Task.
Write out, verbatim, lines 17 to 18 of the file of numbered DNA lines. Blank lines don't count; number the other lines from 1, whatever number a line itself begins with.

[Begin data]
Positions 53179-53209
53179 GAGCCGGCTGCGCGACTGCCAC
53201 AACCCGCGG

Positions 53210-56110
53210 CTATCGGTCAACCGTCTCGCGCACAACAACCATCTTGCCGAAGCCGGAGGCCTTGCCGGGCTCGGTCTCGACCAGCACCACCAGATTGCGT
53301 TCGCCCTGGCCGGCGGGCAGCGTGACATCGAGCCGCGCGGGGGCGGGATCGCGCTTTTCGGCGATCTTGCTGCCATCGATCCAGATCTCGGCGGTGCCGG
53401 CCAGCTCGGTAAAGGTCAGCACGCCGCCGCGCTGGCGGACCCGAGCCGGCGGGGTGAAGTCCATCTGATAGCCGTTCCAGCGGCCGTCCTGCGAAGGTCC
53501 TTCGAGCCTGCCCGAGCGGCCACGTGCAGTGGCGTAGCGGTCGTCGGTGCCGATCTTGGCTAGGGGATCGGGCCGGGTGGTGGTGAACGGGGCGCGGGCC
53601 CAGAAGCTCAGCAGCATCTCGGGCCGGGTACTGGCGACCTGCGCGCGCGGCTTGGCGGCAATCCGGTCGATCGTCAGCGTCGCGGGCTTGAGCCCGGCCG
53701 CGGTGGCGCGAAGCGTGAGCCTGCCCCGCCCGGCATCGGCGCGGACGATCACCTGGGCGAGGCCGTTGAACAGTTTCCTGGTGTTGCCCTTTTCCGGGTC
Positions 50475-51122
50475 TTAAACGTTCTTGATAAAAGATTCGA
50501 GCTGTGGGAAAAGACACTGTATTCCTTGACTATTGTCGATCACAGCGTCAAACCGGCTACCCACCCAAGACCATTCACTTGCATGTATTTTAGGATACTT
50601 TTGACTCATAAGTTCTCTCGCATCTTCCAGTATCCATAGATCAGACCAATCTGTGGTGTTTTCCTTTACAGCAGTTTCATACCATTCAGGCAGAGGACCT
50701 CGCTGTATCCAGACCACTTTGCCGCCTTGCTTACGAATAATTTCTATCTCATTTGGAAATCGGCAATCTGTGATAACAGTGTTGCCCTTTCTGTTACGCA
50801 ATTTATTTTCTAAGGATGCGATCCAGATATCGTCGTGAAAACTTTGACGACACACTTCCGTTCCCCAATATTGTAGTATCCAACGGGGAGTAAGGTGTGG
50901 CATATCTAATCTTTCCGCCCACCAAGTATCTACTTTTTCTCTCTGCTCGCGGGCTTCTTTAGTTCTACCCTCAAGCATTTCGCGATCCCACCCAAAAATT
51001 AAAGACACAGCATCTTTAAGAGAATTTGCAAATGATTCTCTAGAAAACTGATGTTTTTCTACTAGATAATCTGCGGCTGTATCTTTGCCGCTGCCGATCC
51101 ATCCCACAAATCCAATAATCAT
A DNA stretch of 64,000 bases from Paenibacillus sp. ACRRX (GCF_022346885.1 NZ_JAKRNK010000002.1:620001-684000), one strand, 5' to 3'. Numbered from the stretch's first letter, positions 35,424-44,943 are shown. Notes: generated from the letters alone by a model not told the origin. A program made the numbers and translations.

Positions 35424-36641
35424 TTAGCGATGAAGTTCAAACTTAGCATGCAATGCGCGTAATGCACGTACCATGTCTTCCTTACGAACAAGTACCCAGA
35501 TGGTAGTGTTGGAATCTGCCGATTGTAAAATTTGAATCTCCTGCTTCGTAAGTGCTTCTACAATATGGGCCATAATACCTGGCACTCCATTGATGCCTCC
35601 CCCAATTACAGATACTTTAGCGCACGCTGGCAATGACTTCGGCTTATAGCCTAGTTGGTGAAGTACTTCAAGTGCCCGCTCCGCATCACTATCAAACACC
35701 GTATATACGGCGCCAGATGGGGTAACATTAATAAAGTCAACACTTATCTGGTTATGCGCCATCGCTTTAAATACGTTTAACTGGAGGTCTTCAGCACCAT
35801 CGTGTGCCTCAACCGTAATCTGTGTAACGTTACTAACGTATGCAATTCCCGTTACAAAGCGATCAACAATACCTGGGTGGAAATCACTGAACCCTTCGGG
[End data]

50901 CATATCTAATCTTTCCGCCCACCAAGTATCTACTTTTTCTCTCTGCTCGCGGGCTTCTTTAGTTCTACCCTCAAGCATTTCGCGATCCCACCCAAAAATT
51001 AAAGACACAGCATCTTTAAGAGAATTTGCAAATGATTCTCTAGAAAACTGATGTTTTTCTACTAGATAATCTGCGGCTGTATCTTTGCCGCTGCCGATCC